: Driven: How Human Nature Shapes Our Choices ( ): Paul R. Lawrence, Nitin Nohria: Books. Driven – Paul R. Lawrence and Nitin Nohria. This post contains my personal notes about the big ideas in [Driven: How Human Nature Shapes. My Notes on “Driven – How Human Nature Shapes Our Choices” by Paul R. Lawrence & Nitin Nohria:
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Driven – How Human Nature Shapes Our Choices by Paul R. Lawrence & Nitin Nohria
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Return to Book Page. Preview — Driven by Paul R. A touchstone for understanding how we behave on the job “This is a stimulating and provocative book in bringing together important ideas from different fields, and, thereby, giving us a whole new slant on ‘human nature. Schein, Sloan Fellows Professor of Management Emeritus and Senior Lecturer, MIT In this astonishing, provocative, and solidly researched book, A touchstone for understanding how we behave on the job “This is a stimulating and provocative book in bringing together important ideas from different fields, and, thereby, giving us a whole new slant on oawrence nature.
Schein, Sloan Fellows Professor of Management Emeritus and Senior Lecturer, MIT In this astonishing, provocative, and solidly researched book, two Harvard Business School professors synthesize years of thought along with the latest research drawn from the biological and social sciences to propose a pau, theory, a unified synthesis of human nature.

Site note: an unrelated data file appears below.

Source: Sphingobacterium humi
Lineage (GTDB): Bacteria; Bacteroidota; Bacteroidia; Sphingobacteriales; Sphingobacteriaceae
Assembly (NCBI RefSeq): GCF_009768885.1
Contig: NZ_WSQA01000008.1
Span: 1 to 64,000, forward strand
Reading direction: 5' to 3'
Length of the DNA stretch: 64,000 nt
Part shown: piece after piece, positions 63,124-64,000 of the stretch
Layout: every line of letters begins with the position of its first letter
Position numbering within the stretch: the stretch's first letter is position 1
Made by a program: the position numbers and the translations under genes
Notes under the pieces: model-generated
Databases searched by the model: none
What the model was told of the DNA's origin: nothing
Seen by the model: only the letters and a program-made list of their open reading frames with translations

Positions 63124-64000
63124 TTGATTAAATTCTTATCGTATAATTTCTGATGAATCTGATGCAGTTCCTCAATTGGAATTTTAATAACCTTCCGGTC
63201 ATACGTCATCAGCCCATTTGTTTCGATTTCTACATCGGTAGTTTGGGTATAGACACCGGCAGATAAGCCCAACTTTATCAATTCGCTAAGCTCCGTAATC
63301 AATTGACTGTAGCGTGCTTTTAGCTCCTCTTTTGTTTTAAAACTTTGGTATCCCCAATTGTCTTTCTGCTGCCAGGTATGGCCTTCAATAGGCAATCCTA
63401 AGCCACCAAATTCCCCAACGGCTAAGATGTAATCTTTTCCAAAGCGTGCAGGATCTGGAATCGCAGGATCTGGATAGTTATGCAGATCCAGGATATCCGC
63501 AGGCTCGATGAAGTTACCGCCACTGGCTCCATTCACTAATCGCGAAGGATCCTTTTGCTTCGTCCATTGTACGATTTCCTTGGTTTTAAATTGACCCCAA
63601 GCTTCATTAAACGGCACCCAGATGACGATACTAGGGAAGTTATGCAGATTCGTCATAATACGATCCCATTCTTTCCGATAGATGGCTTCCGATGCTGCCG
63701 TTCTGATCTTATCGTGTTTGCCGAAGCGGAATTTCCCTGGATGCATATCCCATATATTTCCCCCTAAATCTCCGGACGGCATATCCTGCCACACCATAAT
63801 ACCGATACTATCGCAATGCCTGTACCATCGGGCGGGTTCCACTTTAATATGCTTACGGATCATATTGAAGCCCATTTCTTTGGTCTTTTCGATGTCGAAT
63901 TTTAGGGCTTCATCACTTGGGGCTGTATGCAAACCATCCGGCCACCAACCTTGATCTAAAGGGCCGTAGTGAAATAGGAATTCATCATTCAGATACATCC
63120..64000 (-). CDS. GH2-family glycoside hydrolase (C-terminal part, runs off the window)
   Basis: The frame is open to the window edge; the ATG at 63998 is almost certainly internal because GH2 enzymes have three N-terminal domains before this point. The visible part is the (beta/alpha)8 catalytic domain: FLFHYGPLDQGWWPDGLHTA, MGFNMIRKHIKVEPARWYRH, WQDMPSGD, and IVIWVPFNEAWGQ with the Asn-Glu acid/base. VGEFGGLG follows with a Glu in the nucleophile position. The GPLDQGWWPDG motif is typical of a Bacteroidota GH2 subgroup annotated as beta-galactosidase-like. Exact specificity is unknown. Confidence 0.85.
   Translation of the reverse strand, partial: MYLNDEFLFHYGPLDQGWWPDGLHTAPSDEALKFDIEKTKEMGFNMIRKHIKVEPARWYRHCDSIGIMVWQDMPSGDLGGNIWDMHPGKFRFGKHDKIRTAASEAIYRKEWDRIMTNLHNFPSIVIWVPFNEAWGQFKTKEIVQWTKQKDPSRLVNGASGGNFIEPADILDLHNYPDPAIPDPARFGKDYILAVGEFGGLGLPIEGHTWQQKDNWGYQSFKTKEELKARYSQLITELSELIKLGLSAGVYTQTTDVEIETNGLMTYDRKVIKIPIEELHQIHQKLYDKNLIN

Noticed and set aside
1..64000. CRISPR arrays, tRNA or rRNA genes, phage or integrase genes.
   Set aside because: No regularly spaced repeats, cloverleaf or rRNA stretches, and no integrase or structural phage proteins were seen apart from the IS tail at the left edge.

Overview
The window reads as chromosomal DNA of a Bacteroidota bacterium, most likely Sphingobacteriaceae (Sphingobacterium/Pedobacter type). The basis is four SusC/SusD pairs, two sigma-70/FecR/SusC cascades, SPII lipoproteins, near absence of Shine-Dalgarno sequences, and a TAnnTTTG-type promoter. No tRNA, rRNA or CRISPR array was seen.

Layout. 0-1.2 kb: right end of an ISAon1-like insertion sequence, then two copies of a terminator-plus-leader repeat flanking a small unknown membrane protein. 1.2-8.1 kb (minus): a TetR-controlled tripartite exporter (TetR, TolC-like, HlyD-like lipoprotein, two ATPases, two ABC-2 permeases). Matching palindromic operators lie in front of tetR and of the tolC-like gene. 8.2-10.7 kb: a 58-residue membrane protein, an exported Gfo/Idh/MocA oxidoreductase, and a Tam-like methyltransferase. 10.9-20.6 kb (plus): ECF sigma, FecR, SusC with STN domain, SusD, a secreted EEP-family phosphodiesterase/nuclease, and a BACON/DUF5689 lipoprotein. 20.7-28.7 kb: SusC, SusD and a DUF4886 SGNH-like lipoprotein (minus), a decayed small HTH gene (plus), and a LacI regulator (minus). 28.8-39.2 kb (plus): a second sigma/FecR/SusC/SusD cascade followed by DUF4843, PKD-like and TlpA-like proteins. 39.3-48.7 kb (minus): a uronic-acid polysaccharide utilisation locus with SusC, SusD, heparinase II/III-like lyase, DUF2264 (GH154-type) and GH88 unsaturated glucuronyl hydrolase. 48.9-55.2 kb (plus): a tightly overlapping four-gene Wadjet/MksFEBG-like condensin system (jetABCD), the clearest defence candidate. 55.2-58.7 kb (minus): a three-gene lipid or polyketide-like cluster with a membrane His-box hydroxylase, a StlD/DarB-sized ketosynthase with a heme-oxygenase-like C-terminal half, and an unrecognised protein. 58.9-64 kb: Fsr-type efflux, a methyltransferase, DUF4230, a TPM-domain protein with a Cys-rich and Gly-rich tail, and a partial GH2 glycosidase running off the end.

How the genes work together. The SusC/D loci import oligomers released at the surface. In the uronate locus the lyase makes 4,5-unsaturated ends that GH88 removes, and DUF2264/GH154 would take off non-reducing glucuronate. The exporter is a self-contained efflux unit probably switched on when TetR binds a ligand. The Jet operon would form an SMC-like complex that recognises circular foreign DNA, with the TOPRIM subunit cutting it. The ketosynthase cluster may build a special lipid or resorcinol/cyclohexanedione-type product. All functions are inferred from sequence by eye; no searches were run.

Paul Lawrence and Nitin Nohria have studied the way people behave in that most fascinating arena of human behavior-the workplace-and from their work they alwrence a book that examines the four separate and distinct emotive drives that guide human behavior and influence the choices people make: They ultimately show that, just as advances in information technology have spurred the New Economy in the last quarter of the twentieth century, current advances in biology will be the key to understanding humans and organizations in the new millennium.
Published October 15th by Jossey-Bass first published September 30th To see what your friends thought of this book, please sign up. To ask other readers questions about Drivenplease sign up.